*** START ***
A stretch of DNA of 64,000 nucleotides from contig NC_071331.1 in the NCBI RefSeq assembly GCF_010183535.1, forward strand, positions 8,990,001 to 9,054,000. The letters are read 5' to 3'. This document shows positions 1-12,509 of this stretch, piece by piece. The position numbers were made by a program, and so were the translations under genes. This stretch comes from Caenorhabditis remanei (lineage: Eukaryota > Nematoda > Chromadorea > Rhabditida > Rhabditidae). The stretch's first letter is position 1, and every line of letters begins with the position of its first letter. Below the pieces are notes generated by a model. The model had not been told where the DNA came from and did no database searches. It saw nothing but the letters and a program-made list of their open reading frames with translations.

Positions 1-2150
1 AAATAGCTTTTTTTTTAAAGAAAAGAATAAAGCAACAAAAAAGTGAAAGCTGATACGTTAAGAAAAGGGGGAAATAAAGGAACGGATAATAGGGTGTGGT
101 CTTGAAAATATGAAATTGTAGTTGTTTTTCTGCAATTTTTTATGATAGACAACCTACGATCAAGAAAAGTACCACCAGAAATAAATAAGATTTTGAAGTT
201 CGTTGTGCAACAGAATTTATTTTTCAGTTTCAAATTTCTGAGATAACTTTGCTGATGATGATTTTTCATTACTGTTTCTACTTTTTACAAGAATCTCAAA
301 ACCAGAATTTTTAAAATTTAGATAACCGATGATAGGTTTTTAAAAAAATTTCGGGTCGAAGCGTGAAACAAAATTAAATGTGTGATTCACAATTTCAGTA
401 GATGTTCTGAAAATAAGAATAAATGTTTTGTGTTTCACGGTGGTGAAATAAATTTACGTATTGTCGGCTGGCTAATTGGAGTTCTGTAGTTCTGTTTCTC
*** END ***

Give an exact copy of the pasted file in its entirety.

A stretch of DNA of 64,000 nucleotides from contig NC_071331.1 in the NCBI RefSeq assembly GCF_010183535.1, forward strand, positions 8,990,001 to 9,054,000. The letters are read 5' to 3'. This document shows positions 1-12,509 of this stretch, piece by piece. The position numbers were made by a program, and so were the translations under genes. This stretch comes from Caenorhabditis remanei (lineage: Eukaryota > Nematoda > Chromadorea > Rhabditida > Rhabditidae). The stretch's first letter is position 1, and every line of letters begins with the position of its first letter. Below the pieces are notes generated by a model. The model had not been told where the DNA came from and did no database searches. It saw nothing but the letters and a program-made list of their open reading frames with translations.

Positions 1-2150
1 AAATAGCTTTTTTTTTAAAGAAAAGAATAAAGCAACAAAAAAGTGAAAGCTGATACGTTAAGAAAAGGGGGAAATAAAGGAACGGATAATAGGGTGTGGT
101 CTTGAAAATATGAAATTGTAGTTGTTTTTCTGCAATTTTTTATGATAGACAACCTACGATCAAGAAAAGTACCACCAGAAATAAATAAGATTTTGAAGTT
201 CGTTGTGCAACAGAATTTATTTTTCAGTTTCAAATTTCTGAGATAACTTTGCTGATGATGATTTTTCATTACTGTTTCTACTTTTTACAAGAATCTCAAA
301 ACCAGAATTTTTAAAATTTAGATAACCGATGATAGGTTTTTAAAAAAATTTCGGGTCGAAGCGTGAAACAAAATTAAATGTGTGATTCACAATTTCAGTA
401 GATGTTCTGAAAATAAGAATAAATGTTTTGTGTTTCACGGTGGTGAAATAAATTTACGTATTGTCGGCTGGCTAATTGGAGTTCTGTAGTTCTGTTTCTC